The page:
Over the last year or so, the emergence of IoT-based botnets -- such as Mirai and more recently Reaper, with as yet unknown total capacity -- has left security researchers wondering whether a distributed denial-of-service (DDoS) attack could soon take down the entire internet.
The problem is there is no macroscopic view of the DoS ecosphere. Analyses tend to be by individual research teams examining individual botnets or attacks. Now academics from the University of Twente (Netherlands); UC San Diego (USA); and Saarland University (Germany) have addressed this problem "by introducing and applying a new framework to enable a macroscopic characterization of attacks, attack targets, and DDoS Protection Services (DPSs)."
The initial results, published in a paper (PDF) presented at IMC 2017 in London this week, took the researchers by surprise. In devising a methodology to assess the entire DoS ecosphere, they discovered "the massive scale of the DoS problem, including an eye-opening statistic that one-third of all /24 networks recently estimated to be active on the Internet have suffered at least one DoS attack over the last two years."
In developing their framework for a macroscopic evaluation of Dos, the researchers aggregated and analyzed data over the last two years from the the UCSD Network Telescope -- which captures evidence of DoS attacks that involve randomly and uniformly spoofed addresses -- and the AmpPot DDoS honeypots -- which witness reflection and amplification of DoS attacks.
The results are staggering. "Together," say the researchers, "our data sets of attack events account for 20.90 M attacks, targeting 6.34 M unique IP addresses, over a two-year period." The daily figures are no less surprising. By combining the direct attacks with the reflection attacks, the researchers discovered that the internet suffers an average of 28,700 distinct DoS attacks every day. This is claimed to be 1000 times greater than other reports have indicated.
"A takeaway from these results," say the researchers, "is that each day we see attacks on tens of thousands of unique target IP addresses, spread over thousands of autonomous systems."
The geolocation of the targets closely reflects internet address space utilization -- for example, the USA has 25.56% of all unique IP addresses, and is the target for about 25% of all randomly spoofed attacks. Chinese IP addresses are the second most common target for random spoofing attacks. However, there are some exceptions. Russia and France both rank higher in the percentage of attacks than their overall percentage of internet address space -- making these locations statistically more likely to receive DoS attacks. Japan is the opposite with almost 7% of address space (the third largest region), but ranking 14th in the honeypot dataset and 25th in the telescope data set of attacks -- making Japan statistically one of the safer regions.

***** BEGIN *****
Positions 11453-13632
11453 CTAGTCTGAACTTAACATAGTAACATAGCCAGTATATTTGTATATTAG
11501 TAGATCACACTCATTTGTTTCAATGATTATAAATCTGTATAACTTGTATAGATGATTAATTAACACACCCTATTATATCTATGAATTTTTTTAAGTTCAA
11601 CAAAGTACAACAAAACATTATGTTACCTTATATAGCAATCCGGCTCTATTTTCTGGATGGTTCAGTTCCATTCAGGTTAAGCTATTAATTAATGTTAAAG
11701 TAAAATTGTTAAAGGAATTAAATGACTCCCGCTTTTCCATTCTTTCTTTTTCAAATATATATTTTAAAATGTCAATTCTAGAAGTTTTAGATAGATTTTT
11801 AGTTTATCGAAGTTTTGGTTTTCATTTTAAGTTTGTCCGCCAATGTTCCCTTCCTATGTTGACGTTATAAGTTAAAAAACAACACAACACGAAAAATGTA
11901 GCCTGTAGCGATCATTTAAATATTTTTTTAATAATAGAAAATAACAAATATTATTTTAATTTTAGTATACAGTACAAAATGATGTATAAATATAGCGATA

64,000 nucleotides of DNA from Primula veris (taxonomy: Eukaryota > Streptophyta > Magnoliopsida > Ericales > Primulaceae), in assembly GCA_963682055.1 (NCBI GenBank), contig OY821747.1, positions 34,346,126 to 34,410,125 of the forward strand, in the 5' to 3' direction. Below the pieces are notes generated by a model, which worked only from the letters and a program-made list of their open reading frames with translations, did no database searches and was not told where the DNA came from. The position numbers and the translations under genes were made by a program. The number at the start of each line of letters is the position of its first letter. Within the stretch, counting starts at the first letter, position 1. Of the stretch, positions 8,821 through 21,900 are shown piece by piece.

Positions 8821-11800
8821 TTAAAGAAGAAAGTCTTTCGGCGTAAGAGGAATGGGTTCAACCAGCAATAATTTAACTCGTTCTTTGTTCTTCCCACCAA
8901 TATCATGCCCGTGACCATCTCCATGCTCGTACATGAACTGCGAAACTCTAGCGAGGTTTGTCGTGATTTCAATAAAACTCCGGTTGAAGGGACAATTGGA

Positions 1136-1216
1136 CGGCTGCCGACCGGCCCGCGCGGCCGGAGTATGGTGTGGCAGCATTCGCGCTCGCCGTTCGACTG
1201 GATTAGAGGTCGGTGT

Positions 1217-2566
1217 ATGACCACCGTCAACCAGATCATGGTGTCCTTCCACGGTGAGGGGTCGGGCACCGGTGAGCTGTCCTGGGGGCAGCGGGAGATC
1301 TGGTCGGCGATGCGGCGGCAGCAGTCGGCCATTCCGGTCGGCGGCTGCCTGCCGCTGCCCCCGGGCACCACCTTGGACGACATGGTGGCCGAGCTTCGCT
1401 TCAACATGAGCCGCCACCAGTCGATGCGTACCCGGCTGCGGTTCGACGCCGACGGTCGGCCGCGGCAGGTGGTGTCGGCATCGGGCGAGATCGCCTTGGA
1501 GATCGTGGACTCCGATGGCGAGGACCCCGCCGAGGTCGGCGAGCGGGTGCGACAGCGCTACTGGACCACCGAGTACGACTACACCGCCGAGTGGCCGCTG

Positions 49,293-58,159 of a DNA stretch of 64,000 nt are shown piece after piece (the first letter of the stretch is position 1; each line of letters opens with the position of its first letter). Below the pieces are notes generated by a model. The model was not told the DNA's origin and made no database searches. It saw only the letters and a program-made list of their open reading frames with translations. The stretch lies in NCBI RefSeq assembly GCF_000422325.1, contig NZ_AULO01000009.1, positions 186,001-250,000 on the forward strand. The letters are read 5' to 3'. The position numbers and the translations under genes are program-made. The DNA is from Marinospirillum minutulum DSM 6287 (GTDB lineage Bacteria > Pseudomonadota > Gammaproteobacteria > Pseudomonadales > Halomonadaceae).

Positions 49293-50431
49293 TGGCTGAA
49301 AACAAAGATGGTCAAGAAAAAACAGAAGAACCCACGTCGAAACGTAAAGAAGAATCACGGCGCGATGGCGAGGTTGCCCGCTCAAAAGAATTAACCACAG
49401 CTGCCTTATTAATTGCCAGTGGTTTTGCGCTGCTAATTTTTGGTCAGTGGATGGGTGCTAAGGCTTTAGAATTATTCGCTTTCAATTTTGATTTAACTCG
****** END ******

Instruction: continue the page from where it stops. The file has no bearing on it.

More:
The purpose of the study as to understand the overall scope and extent of DoS attacks together with the market reaction to them so that more efficient responses might be developed. In terms of current market reaction, it concludes that low-level, even if repeated, attacks are largely ignored by the site owners. By correlating attacks with the time web sites migrated their DoS defense to third-party DPS companies, the researchers were able to determine what triggers the use of a DPS. They found, in general, that attack duration does not strongly correlate with DPS migration; but early migration follows attacks of high intensity.
For now, this is a work in progress, and the researchers hope to expand its extent and coverage. For example, the current study concentrates on web attacks. The researchers note, however, that GoDaddyís e-mail servers, which are used by tens of millions of domain names, are frequently targeted by DoS attacks. "In future work," they say, "we plan to investigate the impact of DoS attacks on mail infrastructure and for this purpose we recently instrumented our measurement infrastructure to query for more DNS RRs on the names found in MX records."
The biggest single takeaway from this study, which aimed to provide a macroscopic view of the worldwide DoS problem, is that it has simultaneously discovered that the DoS problem is already many times greater than previously thought.